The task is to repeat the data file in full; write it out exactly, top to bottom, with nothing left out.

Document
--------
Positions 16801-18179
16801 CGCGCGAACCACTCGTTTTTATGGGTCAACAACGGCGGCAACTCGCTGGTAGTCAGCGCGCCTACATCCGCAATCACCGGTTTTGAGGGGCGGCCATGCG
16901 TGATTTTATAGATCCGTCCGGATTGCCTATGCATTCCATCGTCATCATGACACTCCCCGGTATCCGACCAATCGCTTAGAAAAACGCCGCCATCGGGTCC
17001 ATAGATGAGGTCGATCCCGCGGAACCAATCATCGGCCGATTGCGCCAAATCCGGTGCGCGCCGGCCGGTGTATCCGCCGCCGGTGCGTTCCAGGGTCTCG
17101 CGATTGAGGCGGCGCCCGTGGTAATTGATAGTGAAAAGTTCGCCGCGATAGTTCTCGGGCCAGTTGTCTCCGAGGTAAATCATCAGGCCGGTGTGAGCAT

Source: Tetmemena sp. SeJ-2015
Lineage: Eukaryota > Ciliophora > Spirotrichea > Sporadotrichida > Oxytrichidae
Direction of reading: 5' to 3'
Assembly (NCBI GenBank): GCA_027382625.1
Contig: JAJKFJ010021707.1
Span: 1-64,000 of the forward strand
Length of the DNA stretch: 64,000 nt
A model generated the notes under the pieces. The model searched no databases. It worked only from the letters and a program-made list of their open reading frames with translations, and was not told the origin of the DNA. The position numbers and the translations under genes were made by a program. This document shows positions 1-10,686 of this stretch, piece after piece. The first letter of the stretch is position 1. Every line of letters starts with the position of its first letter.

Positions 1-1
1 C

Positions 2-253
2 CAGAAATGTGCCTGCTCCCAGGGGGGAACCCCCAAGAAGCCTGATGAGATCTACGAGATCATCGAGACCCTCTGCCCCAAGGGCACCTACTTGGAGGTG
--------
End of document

Positions 16801-18179
16801 CGCGCGAACCACTCGTTTTTATGGGTCAACAACGGCGGCAACTCGCTGGTAGTCAGCGCGCCTACATCCGCAATCACCGGTTTTGAGGGGCGGCCATGCG
16901 TGATTTTATAGATCCGTCCGGATTGCCTATGCATTCCATCGTCATCATGACACTCCCCGGTATCCGACCAATCGCTTAGAAAAACGCCGCCATCGGGTCC
17001 ATAGATGAGGTCGATCCCGCGGAACCAATCATCGGCCGATTGCGCCAAATCCGGTGCGCGCCGGCCGGTGTATCCGCCGCCGGTGCGTTCCAGGGTCTCG
17101 CGATTGAGGCGGCGCCCGTGGTAATTGATAGTGAAAAGTTCGCCGCGATAGTTCTCGGGCCAGTTGTCTCCGAGGTAAATCATCAGGCCGGTGTGAGCAT

Source: Tetmemena sp. SeJ-2015
Lineage: Eukaryota > Ciliophora > Spirotrichea > Sporadotrichida > Oxytrichidae
Direction of reading: 5' to 3'
Assembly (NCBI GenBank): GCA_027382625.1
Contig: JAJKFJ010021707.1
Span: 1-64,000 of the forward strand
Length of the DNA stretch: 64,000 nt
A model generated the notes under the pieces. The model searched no databases. It worked only from the letters and a program-made list of their open reading frames with translations, and was not told the origin of the DNA. The position numbers and the translations under genes were made by a program. This document shows positions 1-10,686 of this stretch, piece after piece. The first letter of the stretch is position 1. Every line of letters starts with the position of its first letter.

Positions 1-1
1 C

Positions 2-253
2 CAGAAATGTGCCTGCTCCCAGGGGGGAACCCCCAAGAAGCCTGATGAGATCTACGAGATCATCGAGACCCTCTGCCCCAAGGGCACCTACTTGGAGGTG